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What Constitutes an Accurate Translation? (Monday with Mounce 75)
I had a fascinating experience this summer. I spent my first three weeks on the NIV translation committee, the CBT. We were locked away in Whistler, Canada, discussing, agreeing, and sometimes disagreeing on the nuances of the meaning of words and the meaning of biblical passages. It doesn't get any better than that!
Well, perhaps a week in Switzerland would be better.
It was a really good time. Some of the committee members I had only known from a distance. Some I had known through my dad since his Bethel days. One I lived with in graduate school (Craig Blomberg). And others were brand new friends.
What was most educational was to see how dynamic translation works, first hand. From my years on the ESV I had gained an appreciation for formal equivalent translation, but to actually be part of a dynamic translation (okay, "functional equivalence") was a great teacher. I watched godly men and women struggle, sometimes agonize, over just the right wording so the NIV would faithfully convey the same meaning as intended by the biblical author. Whoever says dynamic translators have a lower view of Scripture needs to sit behind the veil and watch this group work.
So this brings me to the topic today: what constitutes an "accurate" translation?
Obviously I can't settle the debate in one blog, and I am in process of thinking about it myself; but I would like to encourage all of us to start thinking about this.
I think most of our gut reactions would be: "word for word." An accurate translation is one that is as least interpretive as possible, one that reflects the grammar of the Greek and Hebrew. The basis of this claim is structural. We have been trained to think that if we stick as close to the form of the foreign language as possible, then we are being more accurate.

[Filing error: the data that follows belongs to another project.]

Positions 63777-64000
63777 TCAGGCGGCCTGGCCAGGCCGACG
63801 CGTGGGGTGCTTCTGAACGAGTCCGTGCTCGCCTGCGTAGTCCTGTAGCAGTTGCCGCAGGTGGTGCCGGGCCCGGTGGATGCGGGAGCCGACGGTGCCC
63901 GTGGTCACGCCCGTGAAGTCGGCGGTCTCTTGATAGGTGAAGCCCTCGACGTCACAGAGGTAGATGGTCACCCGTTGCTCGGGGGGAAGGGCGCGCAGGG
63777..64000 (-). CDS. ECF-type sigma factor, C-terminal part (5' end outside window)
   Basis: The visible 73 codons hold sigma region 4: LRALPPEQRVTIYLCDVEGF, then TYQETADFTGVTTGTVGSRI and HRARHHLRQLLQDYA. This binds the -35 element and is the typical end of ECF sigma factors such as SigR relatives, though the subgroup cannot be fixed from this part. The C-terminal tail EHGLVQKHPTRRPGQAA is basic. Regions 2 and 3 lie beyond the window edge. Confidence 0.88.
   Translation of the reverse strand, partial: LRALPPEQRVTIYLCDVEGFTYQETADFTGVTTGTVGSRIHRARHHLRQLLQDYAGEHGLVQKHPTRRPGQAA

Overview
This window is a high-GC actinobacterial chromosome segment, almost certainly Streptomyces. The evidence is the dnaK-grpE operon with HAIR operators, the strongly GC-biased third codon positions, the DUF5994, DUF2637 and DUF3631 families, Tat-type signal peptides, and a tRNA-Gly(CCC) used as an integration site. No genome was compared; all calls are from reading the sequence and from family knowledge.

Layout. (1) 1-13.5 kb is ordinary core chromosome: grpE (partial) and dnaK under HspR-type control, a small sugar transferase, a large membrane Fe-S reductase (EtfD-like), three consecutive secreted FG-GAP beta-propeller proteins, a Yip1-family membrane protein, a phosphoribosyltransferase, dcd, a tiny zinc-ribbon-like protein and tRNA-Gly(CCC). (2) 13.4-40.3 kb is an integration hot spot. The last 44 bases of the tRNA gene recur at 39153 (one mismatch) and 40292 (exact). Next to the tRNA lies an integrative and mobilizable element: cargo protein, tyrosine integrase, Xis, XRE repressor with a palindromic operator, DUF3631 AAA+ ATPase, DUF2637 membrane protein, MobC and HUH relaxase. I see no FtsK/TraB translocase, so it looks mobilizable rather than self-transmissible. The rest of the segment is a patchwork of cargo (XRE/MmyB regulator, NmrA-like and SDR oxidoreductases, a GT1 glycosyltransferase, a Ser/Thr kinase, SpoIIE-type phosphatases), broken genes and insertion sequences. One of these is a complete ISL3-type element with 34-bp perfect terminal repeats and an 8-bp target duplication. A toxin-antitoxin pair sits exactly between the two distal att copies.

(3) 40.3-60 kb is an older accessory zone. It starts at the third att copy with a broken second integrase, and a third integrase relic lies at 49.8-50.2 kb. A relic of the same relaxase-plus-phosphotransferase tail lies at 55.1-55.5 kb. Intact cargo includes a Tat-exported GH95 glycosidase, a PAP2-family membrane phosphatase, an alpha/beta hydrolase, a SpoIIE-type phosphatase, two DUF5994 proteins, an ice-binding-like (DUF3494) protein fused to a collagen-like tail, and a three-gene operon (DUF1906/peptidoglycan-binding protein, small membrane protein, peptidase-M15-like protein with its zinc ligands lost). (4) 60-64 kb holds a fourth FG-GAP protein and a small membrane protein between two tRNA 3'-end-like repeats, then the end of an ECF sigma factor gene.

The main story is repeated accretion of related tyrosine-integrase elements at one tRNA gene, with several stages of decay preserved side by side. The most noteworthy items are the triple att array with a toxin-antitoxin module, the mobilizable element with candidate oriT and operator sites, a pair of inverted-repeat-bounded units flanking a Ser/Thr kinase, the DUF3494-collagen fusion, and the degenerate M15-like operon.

But I have been wondering if accuracy is really a matter of structure. I have long held that accuracy mandates the distinction between dependent and independent constructions, and I still hold to that. But beyond that, I wonder if a "literal" translation that makes no real sense in English can accurately be called "literal," or even a translation that makes a biblical writer sound almost illiterate. We know this is not true in the case of idioms; we rarely translate the idiom "into the ages or ages" word for word. We translate the meaning as "forever." But what about other Greek and Hebrew constructions that when translated make no sense?
I am not talking about natural language, translating into the modern English idiom of our own subculture the way the NLT does. I am simply wondering if a "word of word" translation that makes no real sense can in any way be called "accurate."
I am wondering if "accuracy" is also about accurately conveying the authorial meaning? What do you think?
Important disclaimer: as I talk in this blog about issues of Greek translation, please understand that I am speaking only for myself, never for the CBT. The NIV is translated by a committee, and only the chair of the committee (Doug Moo) speaks for the committee.
William D. [Bill] Mounce posts about the Greek language, exegesis, and related topics at Koinonia. He is the author of numerous books, including the bestselling Basics of Biblical Greek, and is the general editor for Mounce's Complete Expository Dictionary of the Old and New Testament Words. He served as the New Testament chair of the English Standard Version Bible translation, and is currently on the Committee for Bible Translation for the NIV. Learn more and visit Bill's blog (co-authored with scholar and his father Bob Mounce) at www.billmounce.com.
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